UK consumers are preparing to spend an average of £234 at the tills and online during this year’s Black Friday and Cyber Monday shopping periods, PwC’s latest survey reveals.
Alongside the 17% definitely intending to buy something while searching for a bargain over the weekend, a further 27% are open to persuasion if the deals are good enough, the analysis finds.
However, it would appear that UK shoppers’ appetite for the promotional weekend may have plateaued. The £234 average projected spend for 2018 is exactly the same as 2017, suggesting demand has flattened out. Half of UK consumers also state they are not interested in the promotions, with 11% warning they would be purposely avoiding shopping altogether.
For those who are intending to buy, breakdowns show men are planning to spend £60 per head more than women on average. Meanwhile 25-34’s are the biggest spending age group, with a £278 planned spend per head, up by 17% compared with 2017. 18-24 year olds may be the most interested age group, but they have the lowest budgets and are the ones that have been the most squeezed this year, with their planned spend falling 20% to £181.
Lisa Hooker, consumer markets leader at PwC, said: “While our survey found that consumer interest in Black Friday has begun to plateau, it has still established itself an important and much anticipated shopping event for many people. As ‘practical gifting’ makes Christmas more virtuous, Black Friday becomes our one chance for fun and frivolous spending, and to treat ourselves and our families.
“For some product categories, Black Friday is set to become more important than Christmas; most notably electricals, but also fashion, toys and beauty. So those retailers that have announced that they will not be participating in any discounting over this period risk their customers walking, or clicking, straight past to their competitors.”
In 2017 PwC predicted that Black Friday was fast becoming the new Christmas for electricals retailers. This year is proving to be no different, with three in five consumers stating that they intend to purchase electricals over the Black Friday period.
This year’s survey reveals a surge in interest in adult clothing, with double the number of consumers saying they will be looking for fashion bargains over Black Friday. This ties in with a number of well-known high street fashion retailers participating in Black Friday discounting for the first time in 2017.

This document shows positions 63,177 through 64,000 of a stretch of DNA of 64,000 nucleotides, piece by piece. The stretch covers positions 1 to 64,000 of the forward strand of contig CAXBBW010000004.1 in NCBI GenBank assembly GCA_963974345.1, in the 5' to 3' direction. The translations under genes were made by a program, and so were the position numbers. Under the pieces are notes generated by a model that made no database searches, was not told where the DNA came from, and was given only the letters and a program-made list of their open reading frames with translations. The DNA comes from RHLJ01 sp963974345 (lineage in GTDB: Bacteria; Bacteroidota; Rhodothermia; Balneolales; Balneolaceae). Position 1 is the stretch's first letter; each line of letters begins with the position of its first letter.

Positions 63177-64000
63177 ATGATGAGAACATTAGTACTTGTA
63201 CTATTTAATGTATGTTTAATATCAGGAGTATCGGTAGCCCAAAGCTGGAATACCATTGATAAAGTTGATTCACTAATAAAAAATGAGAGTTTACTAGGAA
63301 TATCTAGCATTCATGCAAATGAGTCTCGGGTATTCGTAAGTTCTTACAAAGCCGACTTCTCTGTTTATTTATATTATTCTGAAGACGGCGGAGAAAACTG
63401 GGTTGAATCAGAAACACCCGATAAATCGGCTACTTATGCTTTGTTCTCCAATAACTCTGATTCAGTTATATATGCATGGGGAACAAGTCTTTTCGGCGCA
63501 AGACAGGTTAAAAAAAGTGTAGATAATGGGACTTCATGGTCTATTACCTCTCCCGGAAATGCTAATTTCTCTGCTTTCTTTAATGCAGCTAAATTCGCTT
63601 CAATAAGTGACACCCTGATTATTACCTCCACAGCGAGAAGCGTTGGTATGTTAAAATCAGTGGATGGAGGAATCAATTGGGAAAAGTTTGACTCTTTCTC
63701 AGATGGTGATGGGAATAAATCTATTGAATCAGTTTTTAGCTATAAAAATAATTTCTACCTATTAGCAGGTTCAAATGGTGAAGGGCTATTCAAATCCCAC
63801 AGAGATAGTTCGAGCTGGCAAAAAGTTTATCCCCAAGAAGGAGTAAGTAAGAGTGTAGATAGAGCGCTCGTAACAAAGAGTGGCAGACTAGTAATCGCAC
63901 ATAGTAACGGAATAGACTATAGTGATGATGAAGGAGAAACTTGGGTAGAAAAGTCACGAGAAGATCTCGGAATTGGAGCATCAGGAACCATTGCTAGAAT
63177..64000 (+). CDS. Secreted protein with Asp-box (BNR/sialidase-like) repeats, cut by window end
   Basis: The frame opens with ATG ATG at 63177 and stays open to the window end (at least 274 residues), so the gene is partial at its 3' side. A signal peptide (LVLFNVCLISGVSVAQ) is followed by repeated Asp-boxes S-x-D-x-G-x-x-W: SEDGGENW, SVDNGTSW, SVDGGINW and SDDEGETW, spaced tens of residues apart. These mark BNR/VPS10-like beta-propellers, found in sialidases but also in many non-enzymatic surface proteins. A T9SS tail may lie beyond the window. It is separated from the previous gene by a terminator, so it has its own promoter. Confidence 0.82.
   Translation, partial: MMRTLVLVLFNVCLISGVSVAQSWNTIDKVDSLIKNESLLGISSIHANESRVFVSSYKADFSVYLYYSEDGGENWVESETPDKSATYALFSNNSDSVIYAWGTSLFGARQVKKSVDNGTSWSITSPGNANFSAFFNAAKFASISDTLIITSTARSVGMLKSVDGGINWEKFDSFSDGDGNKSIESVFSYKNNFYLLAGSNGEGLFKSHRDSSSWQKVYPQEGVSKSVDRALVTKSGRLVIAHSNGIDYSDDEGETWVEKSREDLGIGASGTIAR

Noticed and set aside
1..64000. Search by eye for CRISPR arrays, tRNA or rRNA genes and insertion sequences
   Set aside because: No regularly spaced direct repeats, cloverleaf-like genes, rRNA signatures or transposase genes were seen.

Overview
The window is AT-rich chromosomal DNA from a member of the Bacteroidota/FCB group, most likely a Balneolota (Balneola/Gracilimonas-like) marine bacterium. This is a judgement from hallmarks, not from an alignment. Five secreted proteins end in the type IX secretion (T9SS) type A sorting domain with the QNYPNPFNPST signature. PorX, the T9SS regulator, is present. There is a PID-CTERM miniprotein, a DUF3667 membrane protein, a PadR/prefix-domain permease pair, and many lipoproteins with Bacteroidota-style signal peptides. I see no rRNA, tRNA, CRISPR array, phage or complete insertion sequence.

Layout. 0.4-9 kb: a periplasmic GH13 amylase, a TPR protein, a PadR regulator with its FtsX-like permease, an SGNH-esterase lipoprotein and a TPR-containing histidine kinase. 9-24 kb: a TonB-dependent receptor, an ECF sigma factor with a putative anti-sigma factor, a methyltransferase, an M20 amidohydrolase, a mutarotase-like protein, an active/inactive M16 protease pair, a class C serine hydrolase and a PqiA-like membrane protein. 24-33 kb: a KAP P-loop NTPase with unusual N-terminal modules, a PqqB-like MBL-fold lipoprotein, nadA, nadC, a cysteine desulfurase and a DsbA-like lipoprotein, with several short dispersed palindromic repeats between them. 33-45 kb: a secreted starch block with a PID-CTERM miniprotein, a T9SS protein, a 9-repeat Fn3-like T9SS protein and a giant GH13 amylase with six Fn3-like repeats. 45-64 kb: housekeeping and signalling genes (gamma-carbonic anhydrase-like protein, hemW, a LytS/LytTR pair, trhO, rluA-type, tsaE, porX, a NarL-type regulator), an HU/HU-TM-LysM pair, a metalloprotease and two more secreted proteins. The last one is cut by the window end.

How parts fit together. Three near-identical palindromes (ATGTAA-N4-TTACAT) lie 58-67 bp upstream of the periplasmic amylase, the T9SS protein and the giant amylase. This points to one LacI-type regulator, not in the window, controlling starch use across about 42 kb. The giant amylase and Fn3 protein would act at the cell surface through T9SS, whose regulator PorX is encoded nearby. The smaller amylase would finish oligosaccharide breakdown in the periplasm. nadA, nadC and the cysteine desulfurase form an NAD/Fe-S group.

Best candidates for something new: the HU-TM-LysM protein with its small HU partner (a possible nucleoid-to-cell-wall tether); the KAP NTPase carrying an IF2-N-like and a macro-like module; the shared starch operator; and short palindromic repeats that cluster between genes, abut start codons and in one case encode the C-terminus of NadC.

Yet again Black Friday seems to continue to be the domain of the online retailer with only a quarter of all Black Friday spending expected to take place in physical stores this year. Time-pressured families are more likely to be turning to their mobile phones, with 35-44 year olds almost twice as likely to spend by phones as on the high street.
The good news for retailers is that 40% of shoppers do buy on impulse over the period. There is still a significant amount of pre-planned purchase, with 42% sticking rigidly to a list, but 33% have a list and plan to browse too. Most impulsive are the 25-34’s and out of all shoppers they are most likely to buy in store, presenting an opportunity for retailers to drive additional purchases.
Our survey also found that consumers are typically buying for themselves and their families, with only 20% of us buying most of our Christmas presents over this period. This will be a relief to retailers, many of which are expected to remove discounts in the run up to Christmas.
Kien Tan, retail strategy director at PwC, added: “As can be seen from our survey, the pattern of retailer promotional activity has altered dramatically since Black Friday was popularised in the UK. In the past two years, we’ve seen retailers launch special promotions in the weeks running up to Black Friday, before returning to full price for the key Christmas present buying period of early-to-mid December.
“Some retailers have worked with their suppliers to bring in special products specifically for Black Friday, in electricals for example. This has helped to stimulate sales volume and manage profit margins, and avoid the blanket store-wide promotions of the past. So consumers need to be act quickly if they find a bargain, as it may be gone come early December.”
Several large British retailers have publicly stated that they will not be participating in any Black Friday promotions this year, preferring instead to invest in year-round lower prices. However, with the survey finding that three in five under-45s are interested in the promotion and over a quarter planning to buy something, any retailer targeting younger consumers or young families ignore this event at their peril.
Hooker concluded: “As interest in Black Friday spreads to more categories such as fashion, we expect it to continue to be a much anticipated fixture in many people’s calendars. Retailers can learn from early adopters, such as those in electricals, about how to offer the excitement of discounts and promotions without eroding margin and cannibalising full price sales. But not participating in Black Friday, and not planning ahead for a profitable outcome, will only be an option for the very bravest retailers in the future.”